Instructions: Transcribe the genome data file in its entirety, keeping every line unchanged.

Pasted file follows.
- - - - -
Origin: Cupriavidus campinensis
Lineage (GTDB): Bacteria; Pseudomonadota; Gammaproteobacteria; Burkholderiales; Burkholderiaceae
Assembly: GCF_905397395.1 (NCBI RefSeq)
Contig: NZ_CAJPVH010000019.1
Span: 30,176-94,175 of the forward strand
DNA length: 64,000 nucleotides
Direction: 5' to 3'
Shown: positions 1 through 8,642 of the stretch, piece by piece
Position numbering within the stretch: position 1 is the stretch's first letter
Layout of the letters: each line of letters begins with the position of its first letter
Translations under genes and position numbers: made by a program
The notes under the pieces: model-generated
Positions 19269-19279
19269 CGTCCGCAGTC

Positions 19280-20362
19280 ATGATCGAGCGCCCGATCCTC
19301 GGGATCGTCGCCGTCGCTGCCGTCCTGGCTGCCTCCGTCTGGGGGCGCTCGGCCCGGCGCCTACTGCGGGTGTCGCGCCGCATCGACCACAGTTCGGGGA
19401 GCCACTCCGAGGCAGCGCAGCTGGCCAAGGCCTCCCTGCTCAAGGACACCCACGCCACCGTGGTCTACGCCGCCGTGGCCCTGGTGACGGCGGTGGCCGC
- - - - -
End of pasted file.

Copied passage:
Origin: Cupriavidus campinensis
Lineage (GTDB): Bacteria; Pseudomonadota; Gammaproteobacteria; Burkholderiales; Burkholderiaceae
Assembly: GCF_905397395.1 (NCBI RefSeq)
Contig: NZ_CAJPVH010000019.1
Span: 30,176-94,175 of the forward strand
DNA length: 64,000 nucleotides
Direction: 5' to 3'
Shown: positions 1 through 8,642 of the stretch, piece by piece
Position numbering within the stretch: position 1 is the stretch's first letter
Layout of the letters: each line of letters begins with the position of its first letter
Translations under genes and position numbers: made by a program
The notes under the pieces: model-generated
Positions 19269-19279
19269 CGTCCGCAGTC

Positions 19280-20362
19280 ATGATCGAGCGCCCGATCCTC
19301 GGGATCGTCGCCGTCGCTGCCGTCCTGGCTGCCTCCGTCTGGGGGCGCTCGGCCCGGCGCCTACTGCGGGTGTCGCGCCGCATCGACCACAGTTCGGGGA
19401 GCCACTCCGAGGCAGCGCAGCTGGCCAAGGCCTCCCTGCTCAAGGACACCCACGCCACCGTGGTCTACGCCGCCGTGGCCCTGGTGACGGCGGTGGCCGC